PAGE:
Go to a Regular Restaurant on Valentine’s Day

Ironically, it is difficult to have a pleasant date on Valentine’s Day, when every “good” restaurant replaces its regular menu with a must-have and expensive fix of prizes. Some couples actually enjoy dinners like this and have fun on a pre-arranged date. Other couples like to cook at home or ignore the holiday altogether. But if you want to have a regular “date” on February 14th, your options will be limited. Here’s how to get through this strait.

First, cancel your restaurant reservations. The places that require reservations are the ones that pull out expensive menus and flashy decorations. When you call, they may even reassure you that they will not ask for a fixed price menu and then on Victory Day they will. This happened to me and I have no idea why! But you can get around the whole issue by only going to restaurants without reservations.

Don’t settle for a mediocre restaurant. At the same time, quality and quirkiness should be mistakenly confused. If you want to have a good date on Victory Day, but settle for a restaurant you don’t like, you will feel frustrated and resentful.

Instead, find a simple but cool restaurant. Coolness replaces whimsy and your night is just as special. You can go to a new or familiar place, but go somewhere that can be called “fun” or “popular.” Depending on your comfort level, this could mean (as it did with me for one year) “upscale casual” place serving cakes and tacos on kitsch plastic trays. Or it could mean a good sandwich shop, a hipster food court, or a Chinese restaurant. A place with a healthy crowd and a decently high turnover. These are the places that would lose money if they suddenly switched to hourly prize fixing.

You can’t always predict which of these places will suddenly become a crowd on Valentine’s Day. So what you really want is a place full of these casual dining options. It’s likely cold outside, but be prepared to walk a few blocks or drive through a few parking lots with at least three specific restaurants in mind. There is always a risk that they will all be full, so if that scares you, have a backup plan: another restaurant cluster or bar where you can comfort yourself with a drink before you go home and cook pasta.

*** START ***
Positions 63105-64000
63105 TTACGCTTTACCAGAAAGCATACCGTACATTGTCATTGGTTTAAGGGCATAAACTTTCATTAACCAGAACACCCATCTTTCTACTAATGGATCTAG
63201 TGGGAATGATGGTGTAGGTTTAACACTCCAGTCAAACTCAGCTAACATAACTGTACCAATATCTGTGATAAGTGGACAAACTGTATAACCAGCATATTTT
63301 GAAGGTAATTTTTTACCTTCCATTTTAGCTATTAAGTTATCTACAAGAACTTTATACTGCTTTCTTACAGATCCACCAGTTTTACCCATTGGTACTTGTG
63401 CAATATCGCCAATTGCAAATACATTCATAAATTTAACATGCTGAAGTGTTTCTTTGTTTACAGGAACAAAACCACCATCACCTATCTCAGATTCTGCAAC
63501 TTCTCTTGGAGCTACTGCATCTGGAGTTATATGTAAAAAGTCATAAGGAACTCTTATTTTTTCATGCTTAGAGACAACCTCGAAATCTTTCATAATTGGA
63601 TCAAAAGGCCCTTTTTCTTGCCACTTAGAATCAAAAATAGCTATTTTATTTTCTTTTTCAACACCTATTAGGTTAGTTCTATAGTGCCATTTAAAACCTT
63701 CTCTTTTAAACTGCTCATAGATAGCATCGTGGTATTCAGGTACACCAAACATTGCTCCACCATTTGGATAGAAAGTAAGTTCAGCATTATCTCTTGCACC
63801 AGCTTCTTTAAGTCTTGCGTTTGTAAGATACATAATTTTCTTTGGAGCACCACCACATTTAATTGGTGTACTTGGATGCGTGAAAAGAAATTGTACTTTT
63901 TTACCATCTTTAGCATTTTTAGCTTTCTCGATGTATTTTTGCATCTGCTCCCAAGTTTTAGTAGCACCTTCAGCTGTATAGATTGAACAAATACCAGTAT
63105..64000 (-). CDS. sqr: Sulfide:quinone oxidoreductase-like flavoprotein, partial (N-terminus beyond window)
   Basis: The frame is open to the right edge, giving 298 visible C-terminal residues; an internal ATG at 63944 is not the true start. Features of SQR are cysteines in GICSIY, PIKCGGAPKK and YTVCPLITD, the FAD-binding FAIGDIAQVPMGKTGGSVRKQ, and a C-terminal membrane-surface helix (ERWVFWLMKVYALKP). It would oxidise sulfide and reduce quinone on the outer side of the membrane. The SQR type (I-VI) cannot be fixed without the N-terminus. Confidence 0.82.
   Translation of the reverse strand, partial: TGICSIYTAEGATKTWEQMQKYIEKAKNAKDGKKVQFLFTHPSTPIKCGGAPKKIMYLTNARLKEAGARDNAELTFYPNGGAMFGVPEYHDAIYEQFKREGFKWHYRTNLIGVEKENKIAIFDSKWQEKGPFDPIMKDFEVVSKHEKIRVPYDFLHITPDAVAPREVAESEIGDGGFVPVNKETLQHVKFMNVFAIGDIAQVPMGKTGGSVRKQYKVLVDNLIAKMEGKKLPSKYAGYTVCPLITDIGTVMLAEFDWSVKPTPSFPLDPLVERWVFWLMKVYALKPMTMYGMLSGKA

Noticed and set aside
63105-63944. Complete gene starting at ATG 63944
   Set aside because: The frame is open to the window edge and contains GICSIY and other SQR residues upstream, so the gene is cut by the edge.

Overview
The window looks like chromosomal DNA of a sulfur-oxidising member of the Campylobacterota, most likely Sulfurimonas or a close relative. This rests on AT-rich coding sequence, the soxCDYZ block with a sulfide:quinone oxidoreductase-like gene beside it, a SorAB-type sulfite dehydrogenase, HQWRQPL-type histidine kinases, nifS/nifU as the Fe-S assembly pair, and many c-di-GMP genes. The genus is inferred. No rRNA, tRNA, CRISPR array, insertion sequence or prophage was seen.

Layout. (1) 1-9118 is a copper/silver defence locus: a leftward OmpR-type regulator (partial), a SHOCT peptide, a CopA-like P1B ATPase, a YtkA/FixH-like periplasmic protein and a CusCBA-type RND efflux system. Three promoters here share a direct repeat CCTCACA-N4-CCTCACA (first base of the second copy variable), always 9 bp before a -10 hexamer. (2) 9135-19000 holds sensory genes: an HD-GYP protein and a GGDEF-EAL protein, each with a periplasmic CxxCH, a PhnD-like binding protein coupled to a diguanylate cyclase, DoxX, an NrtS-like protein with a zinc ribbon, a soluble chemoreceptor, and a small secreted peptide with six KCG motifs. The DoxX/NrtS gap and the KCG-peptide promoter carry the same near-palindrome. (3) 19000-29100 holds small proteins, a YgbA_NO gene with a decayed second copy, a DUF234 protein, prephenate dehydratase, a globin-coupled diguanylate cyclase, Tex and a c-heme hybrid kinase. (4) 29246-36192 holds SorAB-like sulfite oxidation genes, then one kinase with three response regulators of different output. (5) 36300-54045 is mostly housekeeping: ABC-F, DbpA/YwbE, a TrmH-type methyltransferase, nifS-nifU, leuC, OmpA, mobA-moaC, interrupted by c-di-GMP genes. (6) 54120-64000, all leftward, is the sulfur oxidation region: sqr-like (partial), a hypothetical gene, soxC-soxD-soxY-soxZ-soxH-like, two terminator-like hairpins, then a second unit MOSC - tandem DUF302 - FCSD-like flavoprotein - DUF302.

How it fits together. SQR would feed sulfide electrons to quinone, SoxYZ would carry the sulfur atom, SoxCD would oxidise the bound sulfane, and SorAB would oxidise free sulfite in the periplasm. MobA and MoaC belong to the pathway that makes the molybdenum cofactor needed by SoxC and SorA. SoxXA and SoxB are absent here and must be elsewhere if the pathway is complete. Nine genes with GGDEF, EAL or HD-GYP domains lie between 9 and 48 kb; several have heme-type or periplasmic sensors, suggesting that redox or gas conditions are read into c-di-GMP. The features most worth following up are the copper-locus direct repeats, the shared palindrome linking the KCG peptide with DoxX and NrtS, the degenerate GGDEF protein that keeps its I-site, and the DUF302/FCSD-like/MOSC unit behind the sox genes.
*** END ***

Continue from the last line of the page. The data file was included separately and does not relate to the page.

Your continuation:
In fact, plan to move to a bar anyway, again somewhere that is not “romantic” but still fun and special. Your regular restaurant probably won’t want you to linger too long, and if you’re not used to it, moving on a date somewhere else will be a particular thrill. (For some of us, even going to a bar together, just for ourselves, and not for someone’s birthday or a farewell drink, is already a heady and glorious wastefulness.)

Another benefit of skipping a booking is that you can schedule something else without worrying about deadlines. Valentine’s Day is good for live theater or any other place where seating is allocated, so you won’t feel like you’re surrounded by any kind of festive crowd. Or after you’re out for dinner and a drink, you can head home for Netflix, still feeling like you had a special evening. You can exchange a small gift, something unusual but not too silly, in the same vein as dinner. Avoiding clichéd chocolates and steakhouses takes some effort, but there’s nothing special about it, like learning to be happy on your own terms and not on the terms of a Valentine’s Day industrial complex.

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